Indeed, many sufferers of panic disorder avoid engaging in certain activities in fear of experiencing a panic attack or, while experiencing one, they will try to slow down their breathing if they fear they’re having a heart attack, they will lean against a wall or an object if they’re afraid they’re going to faint, and they will try extremely hard to control their thinking if they’re scared they’re going crazy [9]. In reality, not only don’t these ‘safety behaviours’ help the person overcome their panic attack, they may actually maintain the disorder. Therefore, part of the CBT treatment for panic disorder is exposing the client to the sensations they find threatening by making them hyperventilate or feel dizzy. The purpose is to help the client realise that these sensations are not threatening to their lives. Additionally, clients are taught relaxation techniques such as breathing exercises so that they can stop hyperventilating and understand that they are experiencing bodily reactions that can be controlled [10].

Similarly, exposure therapy is used as an effective treatment for posttraumatic stress disorder (PTSD) since people who suffer from this disorder also engage in avoidance behaviour. Again, through exposure the therapist tries to break the association that the client has made between the traumatic event and, for example, the site of the event so that the pattern of avoidance which maintains the fear is interrupted. The aim is to help the client realise that the stimuli (for instance, the site) they have associated with the traumatic event are not threatening, that the memories of the event are different from the trauma itself, and that their PTSD symptoms are not signs that they are losing control or ‘going crazy’[11].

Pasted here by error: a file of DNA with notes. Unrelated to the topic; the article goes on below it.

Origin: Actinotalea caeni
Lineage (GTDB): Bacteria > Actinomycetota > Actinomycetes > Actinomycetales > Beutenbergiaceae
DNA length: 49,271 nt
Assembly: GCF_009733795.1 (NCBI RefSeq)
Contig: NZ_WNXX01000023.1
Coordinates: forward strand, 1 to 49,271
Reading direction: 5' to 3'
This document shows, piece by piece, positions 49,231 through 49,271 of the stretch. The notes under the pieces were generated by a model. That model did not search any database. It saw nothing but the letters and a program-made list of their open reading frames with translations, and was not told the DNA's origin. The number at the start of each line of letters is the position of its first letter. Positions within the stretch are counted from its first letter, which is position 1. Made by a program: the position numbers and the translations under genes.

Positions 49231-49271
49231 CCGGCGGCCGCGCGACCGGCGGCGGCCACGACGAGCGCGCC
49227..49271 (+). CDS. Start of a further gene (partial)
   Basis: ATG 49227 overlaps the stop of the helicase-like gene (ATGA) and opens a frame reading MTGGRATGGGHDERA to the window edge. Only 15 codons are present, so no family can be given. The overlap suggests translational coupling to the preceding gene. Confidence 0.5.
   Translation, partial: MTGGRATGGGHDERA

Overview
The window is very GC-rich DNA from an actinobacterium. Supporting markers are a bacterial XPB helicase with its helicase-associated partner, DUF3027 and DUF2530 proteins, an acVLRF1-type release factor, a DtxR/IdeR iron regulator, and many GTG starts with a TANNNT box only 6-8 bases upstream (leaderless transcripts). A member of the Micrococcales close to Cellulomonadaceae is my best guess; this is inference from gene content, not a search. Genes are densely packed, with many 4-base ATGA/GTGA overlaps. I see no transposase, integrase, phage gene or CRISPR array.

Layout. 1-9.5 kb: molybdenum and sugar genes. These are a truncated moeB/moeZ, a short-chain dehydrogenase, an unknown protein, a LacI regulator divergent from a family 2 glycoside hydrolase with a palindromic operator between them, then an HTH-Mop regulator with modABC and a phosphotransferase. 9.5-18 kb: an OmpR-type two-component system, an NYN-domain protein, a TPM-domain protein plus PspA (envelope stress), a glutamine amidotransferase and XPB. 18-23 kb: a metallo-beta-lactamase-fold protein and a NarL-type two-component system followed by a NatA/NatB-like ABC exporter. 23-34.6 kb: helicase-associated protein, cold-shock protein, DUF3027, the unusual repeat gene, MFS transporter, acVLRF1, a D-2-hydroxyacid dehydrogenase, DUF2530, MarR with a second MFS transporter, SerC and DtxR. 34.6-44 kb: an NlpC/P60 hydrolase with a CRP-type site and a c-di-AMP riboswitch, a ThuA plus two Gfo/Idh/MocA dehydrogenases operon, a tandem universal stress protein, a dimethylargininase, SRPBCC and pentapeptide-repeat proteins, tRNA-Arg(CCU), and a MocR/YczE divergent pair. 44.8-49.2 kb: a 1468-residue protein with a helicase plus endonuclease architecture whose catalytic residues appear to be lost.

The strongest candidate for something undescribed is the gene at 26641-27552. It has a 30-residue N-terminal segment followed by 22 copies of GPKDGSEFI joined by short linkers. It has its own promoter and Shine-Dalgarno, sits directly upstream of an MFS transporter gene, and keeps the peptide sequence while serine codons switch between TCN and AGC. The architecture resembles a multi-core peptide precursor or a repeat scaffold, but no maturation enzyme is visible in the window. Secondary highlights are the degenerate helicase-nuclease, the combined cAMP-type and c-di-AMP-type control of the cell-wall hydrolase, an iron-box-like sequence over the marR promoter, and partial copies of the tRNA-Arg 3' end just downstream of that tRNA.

There are two types of exposure therapy: imaginal exposure and in vivo exposure. During in vivo exposure, the situations that are related to the traumatic event are confronted in real life, for example the client would visit the area where the event took place. On the other hand, in imaginal exposure, the client relives the traumatic memories by visualising the traumatic event and describing it using present tense in as much detail as possible, including the way they feel [12]. The idea is to help the client understand that they can face a situation which they view as stressful without any harm taking place so that anxiety will disappear. In order to achieve this, the client is taught relaxation techniques before facing repeated and brief confrontations (either imaginal or in vivo) with the stressful stimulus. The client is asked to use the relaxation techniques while confronting the stressful stimulus so that it will eventually no longer be associated with fear or stress. Anxiety management training includes relaxation training [13] and breathing retraining [14]. Relaxation training involves progressive muscle relaxation by systematically tensing and then relaxing each major muscle group in the body, while breathing retraining is about learning to take slower and deeper breaths (breathing from the belly rather than the chest) and pausing between inhales and exhales, as well as between each breath. Inhaling is typically performed through the nose while exhale through the mouth. Exposure therapy has been found to be an extremely effective treatment especially when combined with the replacement of negative thought patterns with realistic, positive ones that we mentioned above [15][16].



Counselling is an effective type of treatment if you generally feel that you have no one to talk to, if you don’t understand why you feel the way that you do, or feel confused about your emotions. As with any type of psychological treatment, confidentiality in counselling is guaranteed so you can rest assured that no one will know what you tell your therapist.

There are six main principles involved in counselling [17]:

  • Both the therapist and the client must be committed to the treatment.